Why do I need to log in?
IPVM conducts unique testing and research funded by member's payments enabling us to offer the most independent, accurate and in-depth information.

Related Reports

Exacq Improving Technical Support, Responding To Integrator Complaints on May 21, 2018
Exacq had been a long-term favorite of integrators, but since their 2014 Tyco acquisition, Exacq has fallen in IPVM integrator studies (though...
Best Manufacturer Technical Support 2018 on May 21, 2018
While 5 manufacturers made the worst technical support 2018 list, only 3 stood out as providing the best technical support to 190+ integrators in...
Stealth / UCIT - Remote Video Monitoring Provider Profile on May 18, 2018
Can 2 remote video monitoring companies, Stealth Monitoring from the US and UCIT from Canada combine to impact the market and compete in a changing...
Cybersecurity for IP Video Surveillance Guide on May 18, 2018
Keeping surveillance networks secure can be a daunting task, but there are several methods that can greatly reduce risk, especially when used in...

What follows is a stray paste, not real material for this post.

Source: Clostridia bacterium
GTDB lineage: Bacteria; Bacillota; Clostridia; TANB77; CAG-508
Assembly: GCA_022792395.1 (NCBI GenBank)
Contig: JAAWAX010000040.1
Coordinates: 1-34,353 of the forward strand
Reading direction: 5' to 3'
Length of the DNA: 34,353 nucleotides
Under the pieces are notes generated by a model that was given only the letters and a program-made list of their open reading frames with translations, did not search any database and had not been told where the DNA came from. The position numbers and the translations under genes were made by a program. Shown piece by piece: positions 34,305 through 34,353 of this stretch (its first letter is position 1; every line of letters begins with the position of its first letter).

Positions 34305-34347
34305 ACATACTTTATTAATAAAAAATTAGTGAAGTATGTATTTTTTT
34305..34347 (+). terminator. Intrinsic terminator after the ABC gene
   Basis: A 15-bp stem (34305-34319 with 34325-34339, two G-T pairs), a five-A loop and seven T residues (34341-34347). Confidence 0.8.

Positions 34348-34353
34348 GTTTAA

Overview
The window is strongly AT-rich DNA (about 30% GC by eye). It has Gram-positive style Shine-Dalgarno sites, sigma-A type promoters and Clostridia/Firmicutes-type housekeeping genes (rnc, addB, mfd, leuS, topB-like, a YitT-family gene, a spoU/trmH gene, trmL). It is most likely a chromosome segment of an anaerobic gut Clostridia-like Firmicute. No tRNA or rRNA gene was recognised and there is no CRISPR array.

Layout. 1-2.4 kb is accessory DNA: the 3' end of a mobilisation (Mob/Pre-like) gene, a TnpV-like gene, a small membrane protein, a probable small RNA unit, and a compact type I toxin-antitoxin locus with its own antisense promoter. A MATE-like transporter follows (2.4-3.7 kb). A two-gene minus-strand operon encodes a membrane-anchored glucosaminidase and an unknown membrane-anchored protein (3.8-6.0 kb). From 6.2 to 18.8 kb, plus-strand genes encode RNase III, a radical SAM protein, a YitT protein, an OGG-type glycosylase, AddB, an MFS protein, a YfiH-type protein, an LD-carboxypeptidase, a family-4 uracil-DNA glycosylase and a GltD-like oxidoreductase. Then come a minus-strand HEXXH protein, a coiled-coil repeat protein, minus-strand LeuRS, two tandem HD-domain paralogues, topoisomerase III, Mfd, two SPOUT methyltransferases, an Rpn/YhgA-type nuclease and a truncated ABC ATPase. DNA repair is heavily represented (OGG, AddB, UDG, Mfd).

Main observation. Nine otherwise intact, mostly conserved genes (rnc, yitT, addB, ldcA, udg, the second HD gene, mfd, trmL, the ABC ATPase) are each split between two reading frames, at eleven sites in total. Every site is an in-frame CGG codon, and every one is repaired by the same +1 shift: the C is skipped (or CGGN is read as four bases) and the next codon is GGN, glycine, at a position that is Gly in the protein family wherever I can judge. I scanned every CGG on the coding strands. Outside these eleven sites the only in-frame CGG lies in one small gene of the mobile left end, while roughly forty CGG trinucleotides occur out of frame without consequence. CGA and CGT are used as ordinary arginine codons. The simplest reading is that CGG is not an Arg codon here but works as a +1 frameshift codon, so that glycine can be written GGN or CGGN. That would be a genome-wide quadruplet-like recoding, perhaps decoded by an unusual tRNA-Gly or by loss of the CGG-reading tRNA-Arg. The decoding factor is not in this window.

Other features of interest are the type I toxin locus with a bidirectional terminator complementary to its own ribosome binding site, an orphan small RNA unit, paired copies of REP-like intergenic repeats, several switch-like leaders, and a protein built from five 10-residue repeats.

Forced Entry / Duress Access Tutorial on May 17, 2018
Even though access control normally keeps people safe, tragedies have revealed a significant issue. If users are forced to unlock doors for...
Worst Manufacturer Technical Support 2018 on May 16, 2018
5 manufacturers stood out as providing the worst technical support to 190+ integrators in new IPVM results. These integrators answered: In the...
Top Benefits Of Attending Trade Shows (Statistics) on May 15, 2018
150 integrators told IPVM: What are the top benefits of going to trade shows? The clear top 2 responses in order: (1) Networking (2) New...
Access Visitor Management Systems Guide on May 11, 2018
"Who are you, and why are you here?" Facilities that implement Visitor Management Systems hope they never need to ask that question to anyone,...
March Networks Targets Cannabis Market on May 10, 2018
Will the next March Networks customer appreciation event be held a steakhouse or at a Taco Bell at 2 am? Can March sell the types of systems to the...
Canon Acquires Briefcam, Now Owns Briefcam, Milestone and Axis on May 09, 2018
Canon already owns two of the biggest names in video surveillance, Axis (acquired in 2015) and Milestone (acquired in 2014). Now, Canon...

Most Recent Industry Reports